42 • In an isosceles triangle the angles opposite the equal sides
are equal.

In the isosceles triangle A B C let B

A B and B C be the equal sides ; then
the angle A is equal to the angle C.

Bisect the angle ABC by the line
B D ; then the triangles A B D and
BCD are equal, since they have the two sides A B, B D, and
the included angle ABE equal respectively to B C, B D, and
the included angle BBC (40) ; therefore the angle A — C.

43. Cor. 1. From the equality of the triangles ABE and
BCD, AD = DC, and the angle ADB = BDC', that is, the




BOOK I. 13

line bisecting the angle opposite the base of an isosceles triangle
bisects the base at right angles and also bisects the triangle ;
also the line drawn from the vertex perpendicular to the base
of an isosceles triangle bisects the base, the vertical angle, and
the triangle. And, conversely, the perpendicular bisecting the
base of an isosceles triangle bisects the angle opposite, and also
the triangle.

44* Cor. 2. An equilateral triangle is equiangular.

THEOREM XI.

45. If two angles of a triangle are equal, the sides opposite are
also equal.

In the triangle ABC let the angle
A equal the angle C ; then A B is equal
to BC.

Bisect the angle A B C by the line
B D. Now by hypothesis the angle D

A is equal to the angle C, and by construction the angle ABB
is equal to the angle BBC; therefore (35) the angle A D B is
equal to the angle BBC; and the two triangles ABB, BBC,
having the side BB common and the angles including B B
respectively equal, are equal (41) in all respects ; therefore
A B = B C.

46. Corollary. An equiangular triangle is equilateral.

THEOREM XII.

47« The greater side of a triangle is opposite the greater angle ;
and, conversely, the greater angle is opposite the greater side.

In the triangle A B C let B be greater
than C ; then the side A C is greater
than A B.

At the point B make the angle CBB
equal to the angle C ;





14



PLANE GEOMETRY.



then (45) DB = DC

mdAC = AD + DC=AD-\-DB
But (Axiom 9) a

AD+DB>AB




therefore



ACyAB



Conversely. Let A C ]> A B ; then the angle A B C > C.
Cut off A D = A B and join B D ; then as A D = A B, the
angle A B D = A D B (42) ; and A D By C (39) ; therefore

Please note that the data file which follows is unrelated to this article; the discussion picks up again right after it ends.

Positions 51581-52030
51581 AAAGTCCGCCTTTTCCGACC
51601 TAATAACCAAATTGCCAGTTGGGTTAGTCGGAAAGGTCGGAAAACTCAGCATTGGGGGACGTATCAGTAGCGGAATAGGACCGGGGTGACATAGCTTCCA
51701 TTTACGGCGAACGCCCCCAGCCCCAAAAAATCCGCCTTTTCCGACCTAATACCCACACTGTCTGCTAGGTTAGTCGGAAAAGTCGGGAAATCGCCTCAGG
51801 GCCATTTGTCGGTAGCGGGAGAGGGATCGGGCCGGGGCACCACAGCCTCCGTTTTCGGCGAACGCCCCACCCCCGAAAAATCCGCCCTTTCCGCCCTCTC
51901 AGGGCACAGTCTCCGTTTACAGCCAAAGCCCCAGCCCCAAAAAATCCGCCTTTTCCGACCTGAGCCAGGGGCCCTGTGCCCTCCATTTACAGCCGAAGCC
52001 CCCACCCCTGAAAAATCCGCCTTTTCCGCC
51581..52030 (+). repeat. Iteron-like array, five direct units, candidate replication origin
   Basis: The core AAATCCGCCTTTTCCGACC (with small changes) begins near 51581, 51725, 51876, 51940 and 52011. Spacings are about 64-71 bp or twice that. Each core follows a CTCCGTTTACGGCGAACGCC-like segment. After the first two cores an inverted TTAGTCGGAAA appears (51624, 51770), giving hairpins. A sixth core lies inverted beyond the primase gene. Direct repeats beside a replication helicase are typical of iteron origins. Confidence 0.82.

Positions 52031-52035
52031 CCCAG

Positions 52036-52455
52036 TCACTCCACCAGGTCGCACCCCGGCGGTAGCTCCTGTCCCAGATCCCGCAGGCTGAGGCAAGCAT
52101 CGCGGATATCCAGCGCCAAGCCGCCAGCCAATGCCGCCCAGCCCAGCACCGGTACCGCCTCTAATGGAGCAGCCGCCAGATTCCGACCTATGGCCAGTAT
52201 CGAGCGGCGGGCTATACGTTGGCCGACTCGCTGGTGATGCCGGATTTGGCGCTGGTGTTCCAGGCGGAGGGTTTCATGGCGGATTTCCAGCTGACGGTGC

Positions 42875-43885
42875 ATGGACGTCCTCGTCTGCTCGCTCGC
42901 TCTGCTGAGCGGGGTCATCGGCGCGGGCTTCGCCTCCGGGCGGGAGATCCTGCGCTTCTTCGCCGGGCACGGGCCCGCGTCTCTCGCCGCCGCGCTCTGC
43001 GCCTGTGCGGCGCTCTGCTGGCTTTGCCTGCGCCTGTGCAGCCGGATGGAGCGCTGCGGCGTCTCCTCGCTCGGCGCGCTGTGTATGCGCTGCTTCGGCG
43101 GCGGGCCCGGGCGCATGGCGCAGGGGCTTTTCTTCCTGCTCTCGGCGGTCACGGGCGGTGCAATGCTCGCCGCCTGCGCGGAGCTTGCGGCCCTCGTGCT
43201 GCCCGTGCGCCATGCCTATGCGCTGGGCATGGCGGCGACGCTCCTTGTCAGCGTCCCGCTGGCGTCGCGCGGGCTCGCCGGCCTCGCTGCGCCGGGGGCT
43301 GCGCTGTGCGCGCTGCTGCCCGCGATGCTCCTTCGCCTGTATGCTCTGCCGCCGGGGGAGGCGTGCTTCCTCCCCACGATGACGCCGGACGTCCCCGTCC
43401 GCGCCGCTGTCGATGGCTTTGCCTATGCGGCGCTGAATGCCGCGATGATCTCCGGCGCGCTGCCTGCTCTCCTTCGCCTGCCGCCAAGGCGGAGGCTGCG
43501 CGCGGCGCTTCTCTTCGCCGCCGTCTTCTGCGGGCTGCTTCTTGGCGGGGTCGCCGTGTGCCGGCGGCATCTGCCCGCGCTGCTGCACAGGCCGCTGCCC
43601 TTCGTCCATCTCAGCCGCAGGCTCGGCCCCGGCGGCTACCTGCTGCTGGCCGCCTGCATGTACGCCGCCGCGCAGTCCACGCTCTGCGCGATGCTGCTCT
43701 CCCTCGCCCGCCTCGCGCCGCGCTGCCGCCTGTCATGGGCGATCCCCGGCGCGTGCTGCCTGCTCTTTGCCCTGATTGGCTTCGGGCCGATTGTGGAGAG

ABD>C; but ABC>ABD; therefore A B C > C.



JS THEOREM XIII.

48. Two triangles mutually equilateral are equal in all respects.

Let the triangle ABC
have A B, B C, C A respec-
tively equal to AD, DC, C A
of the triangle ADC \ then
ABC is equal in all respects
to ADC.

Place the triangle ADC
so that the base A C will co-
incide with its equal A C, but so that the vertex D will be
on the side of A C, opposite to B. Join B D. Since by hy-
pothesis AB = AD, ABD is an isosceles triangle ; and the
angle A B D = A D B (42) ; also, since B C = C D, BCD is
an isosceles triangle ; and the angle D B C = C D B ; there-
fore the whole angle ABC = AD C ; therefore the triangles
ABC and ADC, having two sides and the included angle of
the one equal to two sides and the included angle of the other,
are equal (40).





BOOK I. 15

49. Scholium. In equal triangles the equal angles are oppo-
site the equal sides.



THEOREM XIV.

50. Two right triangles having the hypothenuse and a side
of the one respectively equal to the hypothenuse and a side of tie
other are equal in all respects.

Let ABC have the hypothenuse A B
and the side B C equal to the hypothe-
nuse BD and the side BC of BBC;
then are the two triangles equal in all
respects.

Place the triangle B D C so that the side B C will coincide
with its equal B C, then CD will be in the same straight line
with A C (10). An isosceles triangle A B D is thus formed, and
B C being perpendicular to the base divides the triangle into
the two equal triangles ABC and B D C (43).



THEOREM XV.

51. If from a point without a straight line a perpendicular
and oblique lines be drawn to this line,

1st. The perpendicular is shorter than any oblique line.

2d. Any two oblique lines equally distant from the perpendicu-
lar are equal.

3d. Of two oblique lines the more remote is the greater.

Let A be the given point, BC the
given line, A D the perpendicular, and
A E, A B, A C oblique lines. B^—-

1st. In the triangle AD E, the an-




/>



gle A D E being a right angle is'greater than the angle A E D;
therefore AD <AE (47).




16 PLANE GEOMETRY.

2d. If BE— DC; then the two
triangles ABE and ADC, having two
sides A B, B E, and the included angle
A D E respectively equal to the two ^ ®

sides AD, DC, and the included angle ADC, are equal (40),
and A E is equal to A C.

3d. HDB>D E; then, as A D E is a right angle, A E D
is acute ; hence A E B is, obtuse, and must therefore be greater
than ABE (36) ; hence AB>AE (47).

52. Corollary. Two equal oblique lines are equally distant


1 3 4 5 6 7 8 9 10 11 12 13 14 15 16 17 18 19 20 21 22

Online LibraryWilliam F. (William Frothingham) BradburyAn elementary geometry and trigonometry → online text (page 1 of 22)